"Give students a few chances at success before they have the chance to fail. Pack as many celebrated victories into the first two minutes of class as humanly possible!"
A few years ago during a talk I was giving to a school faculty, I was drawn into a heated discussion with a veteran teacher. During my talk I proposed that starting class with a quiz does one of two things: it makes students who know the answers feel good about themselves and engage in the class, or it makes students who don’t know the answer feel bad about themselves and likely disengage.
I explained that if his students were similar to the students I teach, the last thing we’d want to do is alienate the struggling students the moment the bell rings. If we did, we would be far more likely to have classroom management issues. Furthermore, starting class with a quiz would do nothing to inform my instruction that day, that moment.
When I finished my rationale this teacher quickly raised his hand. He explained that he gave homework every night and had a quiz the next day to test mastery. I inquired about the issue of students who did not attain mastery on their homework, and who therefore seemed predestined to fail the quiz. This teacher responded that the threat of a quiz the next day incited motivation in his students to do their homework, and in doing their homework, the students gained mastery. When asked how he assessed whether or not the students had mastery, he answered, “the quiz.” I pointed out that his routine was setting some students up for failure. We clearly were having a bit of a communication breakdown…or standoff.
Trying to gently probe a bit further, I asked about the success rates of his students on the daily quiz. I was not intending to set this teacher up but I knew the students at the school were failing miserably, particularly in his discipline. He acknowledged the poor results, but insisted it was because the students were not doing their homework and that the students were lazy. Whether I was right or not, and whether it was the students’ fault or not, one thing was clear: what this teacher was doing was not working.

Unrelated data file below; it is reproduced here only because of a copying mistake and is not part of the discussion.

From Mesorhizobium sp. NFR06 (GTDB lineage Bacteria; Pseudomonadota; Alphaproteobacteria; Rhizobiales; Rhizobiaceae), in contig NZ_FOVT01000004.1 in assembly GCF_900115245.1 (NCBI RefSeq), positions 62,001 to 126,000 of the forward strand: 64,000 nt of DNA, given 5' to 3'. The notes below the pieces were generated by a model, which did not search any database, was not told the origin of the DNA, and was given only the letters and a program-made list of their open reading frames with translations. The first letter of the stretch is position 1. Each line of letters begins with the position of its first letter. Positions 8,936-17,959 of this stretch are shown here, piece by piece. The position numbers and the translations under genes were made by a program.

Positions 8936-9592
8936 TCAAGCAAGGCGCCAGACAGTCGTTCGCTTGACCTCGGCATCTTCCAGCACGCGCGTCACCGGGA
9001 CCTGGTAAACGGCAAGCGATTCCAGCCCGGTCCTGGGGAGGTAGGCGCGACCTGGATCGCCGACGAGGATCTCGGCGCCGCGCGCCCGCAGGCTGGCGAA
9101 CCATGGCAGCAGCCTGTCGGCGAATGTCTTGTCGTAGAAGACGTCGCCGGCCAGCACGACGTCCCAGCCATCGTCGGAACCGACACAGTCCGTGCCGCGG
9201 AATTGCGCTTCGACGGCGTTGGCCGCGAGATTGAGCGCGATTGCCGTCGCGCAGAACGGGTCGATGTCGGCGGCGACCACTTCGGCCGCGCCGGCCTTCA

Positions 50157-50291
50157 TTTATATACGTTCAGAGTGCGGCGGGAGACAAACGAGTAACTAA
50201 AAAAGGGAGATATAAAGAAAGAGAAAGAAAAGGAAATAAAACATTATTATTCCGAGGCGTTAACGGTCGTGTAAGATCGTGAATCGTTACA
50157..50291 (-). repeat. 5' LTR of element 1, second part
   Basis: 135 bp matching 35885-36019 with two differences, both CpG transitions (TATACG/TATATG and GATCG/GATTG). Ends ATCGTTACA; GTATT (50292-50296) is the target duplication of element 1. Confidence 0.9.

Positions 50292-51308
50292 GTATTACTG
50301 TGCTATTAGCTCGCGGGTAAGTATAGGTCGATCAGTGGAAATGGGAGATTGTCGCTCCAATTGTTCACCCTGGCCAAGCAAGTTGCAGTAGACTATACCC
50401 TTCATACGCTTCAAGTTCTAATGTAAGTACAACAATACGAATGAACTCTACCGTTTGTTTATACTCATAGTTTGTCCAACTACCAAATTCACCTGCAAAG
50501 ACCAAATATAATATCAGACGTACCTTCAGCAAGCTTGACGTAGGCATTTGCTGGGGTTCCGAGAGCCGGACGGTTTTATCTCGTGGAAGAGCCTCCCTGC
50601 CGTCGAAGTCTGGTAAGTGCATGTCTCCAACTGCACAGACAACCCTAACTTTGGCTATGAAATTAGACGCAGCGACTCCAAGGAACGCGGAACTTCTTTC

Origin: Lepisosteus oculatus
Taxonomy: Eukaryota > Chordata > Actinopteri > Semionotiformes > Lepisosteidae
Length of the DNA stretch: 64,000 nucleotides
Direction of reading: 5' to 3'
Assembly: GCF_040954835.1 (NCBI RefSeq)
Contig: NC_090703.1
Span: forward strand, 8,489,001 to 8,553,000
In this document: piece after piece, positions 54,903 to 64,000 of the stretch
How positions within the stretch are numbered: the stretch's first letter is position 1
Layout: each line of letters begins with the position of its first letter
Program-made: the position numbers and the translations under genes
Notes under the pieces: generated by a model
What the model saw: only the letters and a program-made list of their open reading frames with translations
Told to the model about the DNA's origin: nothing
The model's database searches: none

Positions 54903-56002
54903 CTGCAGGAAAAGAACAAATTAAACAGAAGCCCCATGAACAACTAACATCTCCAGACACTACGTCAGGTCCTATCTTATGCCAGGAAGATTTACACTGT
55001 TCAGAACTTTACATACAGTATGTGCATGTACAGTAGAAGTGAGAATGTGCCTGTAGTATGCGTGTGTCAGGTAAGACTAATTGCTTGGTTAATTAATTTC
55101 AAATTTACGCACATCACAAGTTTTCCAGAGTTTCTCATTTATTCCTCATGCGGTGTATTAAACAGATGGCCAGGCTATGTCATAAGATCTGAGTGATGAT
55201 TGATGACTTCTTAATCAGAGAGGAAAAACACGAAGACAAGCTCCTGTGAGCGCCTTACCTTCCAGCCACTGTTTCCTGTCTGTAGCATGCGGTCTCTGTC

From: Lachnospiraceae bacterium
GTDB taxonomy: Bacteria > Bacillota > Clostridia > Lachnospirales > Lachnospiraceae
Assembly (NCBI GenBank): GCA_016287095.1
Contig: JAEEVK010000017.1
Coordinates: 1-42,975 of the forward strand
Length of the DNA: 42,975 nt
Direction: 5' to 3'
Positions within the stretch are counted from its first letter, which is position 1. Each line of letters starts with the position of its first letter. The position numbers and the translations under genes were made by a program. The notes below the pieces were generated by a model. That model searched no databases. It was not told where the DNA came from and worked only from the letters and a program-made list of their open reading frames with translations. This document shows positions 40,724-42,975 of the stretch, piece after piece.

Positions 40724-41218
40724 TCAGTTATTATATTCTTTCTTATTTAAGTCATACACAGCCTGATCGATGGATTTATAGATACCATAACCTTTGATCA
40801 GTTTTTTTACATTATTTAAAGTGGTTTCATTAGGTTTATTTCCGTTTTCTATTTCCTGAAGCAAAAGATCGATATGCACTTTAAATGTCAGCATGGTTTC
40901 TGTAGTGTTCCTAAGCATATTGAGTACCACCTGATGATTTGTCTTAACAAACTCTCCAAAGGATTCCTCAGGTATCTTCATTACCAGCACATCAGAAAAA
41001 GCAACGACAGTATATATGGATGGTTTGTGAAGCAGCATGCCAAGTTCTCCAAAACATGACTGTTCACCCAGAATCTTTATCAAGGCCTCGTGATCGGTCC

After our banter went back and forth for a little while, we politely agreed to disagree.
If you teach at a school that serves a historically under-served population, failure is the last thing your students need to experience in the classroom the minute that bell rings. If you want to give a quiz, do so later in the period once you have had a chance to clear up misconceptions and re-teach content from the previous class. Give students a few chances at success before they have the chance to fail. Pack as many celebrated victories into the first two minutes of class as humanly possible!
These student-successes must be “celebrated;” if successes are not celebrated—or noticed—by you, the teacher, whether publicly or privately, then for the students they cease to exist. It is akin to the “tree falling in the forest” riddle: if no one is there to hear it, does it make a sound? If no one acknowledges the success, did it happen?
I don’t know if this will convince you to start your class with anything other than a quiz, but I hope it does. Implementing a starting routine that is clear, easy to understand, and one in which students can succeed will effect positive change in your classroom and in student mastery. Ensure that this starting routine exposes any misconceptions the students may have regarding the previous day’s lesson. If you need suggestions, try using the Kick-Off question on Organized Binder’s Lifeline (Page B). Just try beginning with something other than a quiz for a week or two and see what happens.
Give your students the chance to succeed before you give them the chance to fail.
Thanks for reading and sharing,
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